*An aside: Neither Jonathan nor I have experience with the Arc’teryx Atom LT Hoody, but when it comes to balancing breathability, water and wind resistance, and warmth, it looks to be the jacket that’s most comparable to the Nano Air currently on the market. We hope to review the men’s Atom LT soon to see how it stacks up.

Weight / Packability

Neither the Nano Puff, The North Face Thermoball Hoodie (Large = ~395 grams), or the Nano Air (Large = ~410 grams) are highly packable, but the Nano Puff will compress down to a slightly smaller size—it stuffs into one of its own pockets to about the size of a softball. The Nano air is just a bit bulkier, and the FullRange insulation seems less willing to compress than the Nano Puff’s.


The Nano Air’s 20-denier shell material is soft and quite thin, although there is a gridded ripstop pattern woven into it that’s very difficult to see.

Neither Jonathan nor I have had any durability issues with the Nano Air so far, but (as with most midlayers) we’d recommend avoiding tree branches while touring or hiking in the jacket, and being careful when shouldering skis. More time and use will tell, but we’ve found no reason to say that the Nano Air’s outer shell material is too light or too thin to use climbing.

Bottom Line

Given their outstanding breathability, there is still a place for hi-loft, open fleece jackets like the Radium to provide warmth during high-output activities. There is also still a place for synthetic insulators like the Nano Puff or Thermoball Hoodie that offer a bit more warmth and weather protection than the Nano Air—they’re probably better suited for sedentary activities like belaying, hanging out at camp, etc. (Though again, pairing the Nano Air with a light, breathable hard shell might outperform a single piece like the Nano Puff when things get windy or wet.)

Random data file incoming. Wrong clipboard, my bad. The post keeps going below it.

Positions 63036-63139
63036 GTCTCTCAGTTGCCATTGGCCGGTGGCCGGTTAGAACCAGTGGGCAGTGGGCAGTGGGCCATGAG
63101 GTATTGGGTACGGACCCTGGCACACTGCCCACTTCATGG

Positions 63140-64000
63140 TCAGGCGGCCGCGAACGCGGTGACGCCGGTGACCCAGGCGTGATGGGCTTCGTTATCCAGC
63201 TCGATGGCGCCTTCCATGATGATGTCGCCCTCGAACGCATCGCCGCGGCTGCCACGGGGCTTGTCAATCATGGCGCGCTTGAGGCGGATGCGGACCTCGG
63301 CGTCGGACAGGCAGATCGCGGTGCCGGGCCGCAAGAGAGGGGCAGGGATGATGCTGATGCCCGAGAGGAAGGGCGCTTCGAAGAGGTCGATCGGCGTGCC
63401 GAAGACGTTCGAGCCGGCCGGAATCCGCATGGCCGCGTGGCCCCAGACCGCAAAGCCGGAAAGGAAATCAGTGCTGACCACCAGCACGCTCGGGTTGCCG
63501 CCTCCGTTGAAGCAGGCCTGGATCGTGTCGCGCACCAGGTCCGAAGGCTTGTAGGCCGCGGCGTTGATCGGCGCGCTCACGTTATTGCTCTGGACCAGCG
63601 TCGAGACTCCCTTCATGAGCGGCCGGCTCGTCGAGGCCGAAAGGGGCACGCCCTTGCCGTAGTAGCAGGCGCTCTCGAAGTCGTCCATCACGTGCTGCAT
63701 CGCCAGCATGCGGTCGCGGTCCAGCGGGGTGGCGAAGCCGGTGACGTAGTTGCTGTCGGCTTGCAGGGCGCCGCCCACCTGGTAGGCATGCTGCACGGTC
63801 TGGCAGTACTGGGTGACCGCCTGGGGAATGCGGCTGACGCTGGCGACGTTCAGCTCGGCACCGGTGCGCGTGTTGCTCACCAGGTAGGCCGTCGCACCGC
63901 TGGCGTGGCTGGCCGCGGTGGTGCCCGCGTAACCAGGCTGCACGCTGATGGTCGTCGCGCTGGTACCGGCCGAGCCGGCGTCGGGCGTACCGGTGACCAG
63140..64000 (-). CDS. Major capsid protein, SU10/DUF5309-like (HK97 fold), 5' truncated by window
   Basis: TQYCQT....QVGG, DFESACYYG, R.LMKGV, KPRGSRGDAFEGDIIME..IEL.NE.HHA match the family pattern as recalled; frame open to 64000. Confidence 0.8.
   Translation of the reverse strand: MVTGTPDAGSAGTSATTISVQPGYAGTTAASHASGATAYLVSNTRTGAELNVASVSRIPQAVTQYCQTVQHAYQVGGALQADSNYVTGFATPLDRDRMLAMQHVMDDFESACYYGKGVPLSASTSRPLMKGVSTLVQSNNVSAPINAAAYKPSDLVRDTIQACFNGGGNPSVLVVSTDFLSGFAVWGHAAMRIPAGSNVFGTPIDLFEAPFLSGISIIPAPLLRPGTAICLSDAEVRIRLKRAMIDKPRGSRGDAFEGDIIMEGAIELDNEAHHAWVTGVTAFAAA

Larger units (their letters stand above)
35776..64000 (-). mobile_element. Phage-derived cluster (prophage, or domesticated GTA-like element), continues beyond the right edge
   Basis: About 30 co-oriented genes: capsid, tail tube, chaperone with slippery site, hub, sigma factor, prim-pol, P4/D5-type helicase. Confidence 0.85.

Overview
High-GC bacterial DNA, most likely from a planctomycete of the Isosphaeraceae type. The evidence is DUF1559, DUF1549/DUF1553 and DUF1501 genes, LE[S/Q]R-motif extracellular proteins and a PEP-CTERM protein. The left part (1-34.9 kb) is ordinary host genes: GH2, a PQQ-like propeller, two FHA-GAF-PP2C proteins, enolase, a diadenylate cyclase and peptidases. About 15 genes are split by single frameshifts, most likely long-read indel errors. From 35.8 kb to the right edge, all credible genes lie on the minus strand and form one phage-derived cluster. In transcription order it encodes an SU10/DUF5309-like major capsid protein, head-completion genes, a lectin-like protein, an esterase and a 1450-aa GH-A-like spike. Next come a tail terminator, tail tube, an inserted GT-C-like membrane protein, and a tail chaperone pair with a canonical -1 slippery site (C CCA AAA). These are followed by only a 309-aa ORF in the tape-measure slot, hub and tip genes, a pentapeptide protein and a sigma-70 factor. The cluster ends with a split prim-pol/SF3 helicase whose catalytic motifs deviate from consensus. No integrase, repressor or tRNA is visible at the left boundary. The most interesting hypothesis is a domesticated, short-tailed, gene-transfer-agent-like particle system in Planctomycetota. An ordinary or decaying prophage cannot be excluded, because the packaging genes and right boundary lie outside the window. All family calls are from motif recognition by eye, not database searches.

But the degree to which the Patagonia Nano Air combines much of the breathability of open fleece with some of the water & wind resistance of a puffy jacket is very impressive.

The Nano Air is a highly versatile layering piece that can be used comfortably in a wider range of conditions (either as an outer layer or under a shell) than either the Radium, the Nano Puff, or the Thermoball Hoodie.

And we’ll say it again: the Nano Air is just plain cozy, and works great as a casual piece for kicking around town.


10 comments on “Patagonia Nano Air Hoody”

  1. Thanks as always for a great review guys. I bought this jacket for my wife a few weeks ago for her birthday and it has quickly become her most used jacket and her favorite all-arounder.

    Also, I own the Atom LT. It works great as an everyday jacket for Park City for 9-10 months of the year. It’s a bit warm for July and August. I took it on a week long AT trip this winter at Sorcerer Lodge in the Selkirks as well. Pretty impressive DWR during snow flurries and the thinner material along the flanks/armpits allows you to leave it on while skinning a lot longer than you’d expect. It’s pretty comfy in anything but direct sun and above freezing temps. Curious to hear your Atom LT vs Nano Air review to come